Rev. Walter B. Hoye II, left, is greeted by Archbishop Cordileone after Hoye's release from jail.
Issues4Life Foundation/ Courtesy photo
Common ground, interconnected lives
Baptist Rev. Hoye and Archbishop Cordileone's
lives have intersected many times
[Editor's note: The lives of Rev. Walter Hoye, a Baptist minister who served 18 days in jail for protesting in front of an Oakland abortion clinic and who is founder and president of the Issues4Life Foundation, based in Union City, and Archbishop Salvatore J. Cordileone have crossed paths many times. Here are some of Rev. Hoye's reflections:]
Archbishop Cordileone and I were born in the same year (1956). He was born in San Diego, California on Tuesday, June 5, 1956. I was born in Detroit, Michigan on Monday, Aug. 20, 1956.
We went to competing high schools in San Diego only six miles away from each other.
Archbishop Cordileone graduated from Crawford and I graduated from Patrick Henry in 1974.
Archbishop Cordileone was a drum major at Crawford and I played football at Patrick Henry.
I believe when Crawford played Patrick Henry we shared the same football field.
Archbishop Cordileone was ordained a priest, July 9, 1982, in San Diego.
I was licensed to preach the Gospel of Jesus Christ as a Baptist preacher, Jan. 12, 1982, in San Diego.
On March 28, 2009, then Oakland Bishop-designate Cordileone visited me in jail.
While what we talked about is privileged, his words and his presence touched my soul.
What I can say is that while talking, in a separate wing of the jail, under guard and through bullet-proof glass we became brothers.
I want to thank Eva Muntean for bringing the bishop to visit me.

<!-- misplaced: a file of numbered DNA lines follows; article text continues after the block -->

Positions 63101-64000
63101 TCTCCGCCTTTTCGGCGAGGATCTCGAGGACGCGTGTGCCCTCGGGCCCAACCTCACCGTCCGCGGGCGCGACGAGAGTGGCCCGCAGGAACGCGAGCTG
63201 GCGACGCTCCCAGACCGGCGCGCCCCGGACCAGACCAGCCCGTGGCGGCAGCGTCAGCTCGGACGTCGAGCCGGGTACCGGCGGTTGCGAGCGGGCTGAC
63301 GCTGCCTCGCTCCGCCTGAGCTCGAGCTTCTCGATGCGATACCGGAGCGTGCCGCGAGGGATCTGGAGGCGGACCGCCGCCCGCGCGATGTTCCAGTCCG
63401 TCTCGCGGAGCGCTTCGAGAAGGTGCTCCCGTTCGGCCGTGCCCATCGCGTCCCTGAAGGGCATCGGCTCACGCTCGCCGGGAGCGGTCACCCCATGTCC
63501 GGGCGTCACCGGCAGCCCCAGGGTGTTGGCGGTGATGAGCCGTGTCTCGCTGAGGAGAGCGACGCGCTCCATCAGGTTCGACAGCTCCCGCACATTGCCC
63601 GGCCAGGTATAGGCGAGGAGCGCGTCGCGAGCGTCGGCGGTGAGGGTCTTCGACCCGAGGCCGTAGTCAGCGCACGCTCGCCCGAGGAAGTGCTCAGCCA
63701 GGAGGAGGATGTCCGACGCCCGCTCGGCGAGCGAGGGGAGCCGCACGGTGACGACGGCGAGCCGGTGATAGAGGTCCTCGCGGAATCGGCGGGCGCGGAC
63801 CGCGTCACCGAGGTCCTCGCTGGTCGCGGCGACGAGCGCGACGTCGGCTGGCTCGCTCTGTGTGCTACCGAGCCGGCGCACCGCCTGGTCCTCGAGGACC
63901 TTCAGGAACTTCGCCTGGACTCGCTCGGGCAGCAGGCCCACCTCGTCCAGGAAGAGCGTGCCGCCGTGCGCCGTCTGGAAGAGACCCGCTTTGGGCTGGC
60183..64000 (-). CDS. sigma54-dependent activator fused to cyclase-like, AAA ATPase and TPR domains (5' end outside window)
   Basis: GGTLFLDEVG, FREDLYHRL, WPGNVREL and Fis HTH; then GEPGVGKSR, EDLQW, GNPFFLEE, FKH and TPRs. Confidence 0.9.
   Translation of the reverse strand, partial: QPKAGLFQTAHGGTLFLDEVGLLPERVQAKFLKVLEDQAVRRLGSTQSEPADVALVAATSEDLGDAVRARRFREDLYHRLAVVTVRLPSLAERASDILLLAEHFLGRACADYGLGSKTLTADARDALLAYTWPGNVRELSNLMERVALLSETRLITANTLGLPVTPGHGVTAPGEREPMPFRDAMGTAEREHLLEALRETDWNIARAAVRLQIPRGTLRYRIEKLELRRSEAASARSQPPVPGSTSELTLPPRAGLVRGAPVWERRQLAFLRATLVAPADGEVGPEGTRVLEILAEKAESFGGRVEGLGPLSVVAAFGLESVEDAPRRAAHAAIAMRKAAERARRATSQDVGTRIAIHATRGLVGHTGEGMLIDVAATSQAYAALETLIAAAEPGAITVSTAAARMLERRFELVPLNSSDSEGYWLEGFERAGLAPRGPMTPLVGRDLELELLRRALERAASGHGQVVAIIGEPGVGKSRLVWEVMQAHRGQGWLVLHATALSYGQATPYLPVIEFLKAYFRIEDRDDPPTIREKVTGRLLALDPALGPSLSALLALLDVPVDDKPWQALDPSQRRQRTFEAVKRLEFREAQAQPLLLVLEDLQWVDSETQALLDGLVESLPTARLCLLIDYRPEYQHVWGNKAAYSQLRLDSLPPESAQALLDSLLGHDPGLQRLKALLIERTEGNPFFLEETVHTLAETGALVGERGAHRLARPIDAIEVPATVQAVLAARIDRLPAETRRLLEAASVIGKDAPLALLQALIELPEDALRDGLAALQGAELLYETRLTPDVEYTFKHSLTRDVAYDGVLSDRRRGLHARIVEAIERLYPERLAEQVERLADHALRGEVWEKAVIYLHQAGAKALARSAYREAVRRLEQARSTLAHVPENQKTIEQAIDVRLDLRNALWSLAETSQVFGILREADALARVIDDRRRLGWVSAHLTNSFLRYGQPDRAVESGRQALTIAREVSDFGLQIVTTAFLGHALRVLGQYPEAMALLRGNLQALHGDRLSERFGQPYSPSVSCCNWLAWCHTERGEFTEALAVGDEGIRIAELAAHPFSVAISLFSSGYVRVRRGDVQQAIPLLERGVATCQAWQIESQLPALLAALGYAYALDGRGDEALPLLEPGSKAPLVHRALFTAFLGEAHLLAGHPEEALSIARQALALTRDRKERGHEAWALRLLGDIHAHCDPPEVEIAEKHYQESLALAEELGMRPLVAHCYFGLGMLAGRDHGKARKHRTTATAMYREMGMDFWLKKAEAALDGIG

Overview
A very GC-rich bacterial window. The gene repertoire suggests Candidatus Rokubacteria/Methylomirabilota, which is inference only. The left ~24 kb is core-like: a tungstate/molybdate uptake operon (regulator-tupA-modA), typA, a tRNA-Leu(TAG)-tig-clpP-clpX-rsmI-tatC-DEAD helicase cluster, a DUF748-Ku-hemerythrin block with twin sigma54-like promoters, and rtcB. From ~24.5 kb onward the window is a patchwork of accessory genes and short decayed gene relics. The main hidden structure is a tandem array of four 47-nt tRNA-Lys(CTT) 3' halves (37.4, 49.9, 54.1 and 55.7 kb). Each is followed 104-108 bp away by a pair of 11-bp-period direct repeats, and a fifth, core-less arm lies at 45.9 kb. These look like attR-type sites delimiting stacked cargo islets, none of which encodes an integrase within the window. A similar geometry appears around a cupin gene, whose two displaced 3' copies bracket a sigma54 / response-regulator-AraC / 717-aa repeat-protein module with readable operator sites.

In August 2009, Lori (Mrs. Hoye) and I were a part of the farewell celebration for the new Oakland Bishop Cordileone in San Diego.
The day after the celebration, Lori and I ran into the then Oakland Bishop Cordileone with his mother, dressed in plain clothes and wearing his ever-famous beret hat.
Then Bishop Cordileone and his mother parked in the same parking space that my mother and father had just vacated.
Lori and I were pleasantly surprised to see then Oakland Bishop Cordileone and his mother walking into one of her favorite restaurants (The Black Angus Steakhouse in San Diego).
As it turned out, one of Archbishop Cordileone's mother's favorite restaurants (The Black Angus Steakhouse) was also one of my Dad's favorite restaurants.
It was so interesting to see Archbishop Cordileone as a devoted son!
We greeted one another and talked briefly in the parking lot.
Since then, whenever I am in the heat of the Pro-Life battle, or find myself working to promote traditional marriage or standing up for religious freedom, I do not hesitate to communicate with Archbishop Cordileone.
For example, in January 2008, I organized our first Memorial Service for the victims of abortion.
I invited both the Protestant and Catholic churches to come together.
Then Oakland Bishop Allen Henry Vigneron was asked to speak at our event alongside two other Baptist pastors.
In his last act as the Bishop of Oakland, Bishop Vigneron came that night, brought his congregation with him and more than held his own at the microphone.
By the end of that night I heard "Freedom Ring" and watched Protestants and Catholics come together.
After being blessed by Bishop Vigneron, I came to visit the new Oakland Bishop Cordileone with the request that we hold the Memorial service at the Cathedral of Christ the Light in Oakland.
Then Bishop Cordileone agreed and since then I have alternated the Memorial Service from a Protestant Church to the Cathedral of Christ the Light in Oakland.
This January, we were at the Cathedral of Christ the Light and I watched Archbishop Cordileone and Bishop Soto (Sacramento) greet the two most influential Black pastors in Oakland (at our memorial services and with their love for the brethren (Hebrews 13:1) overcome many of the differences between the two churches.
Oh, how I love Archbishop Cordileone.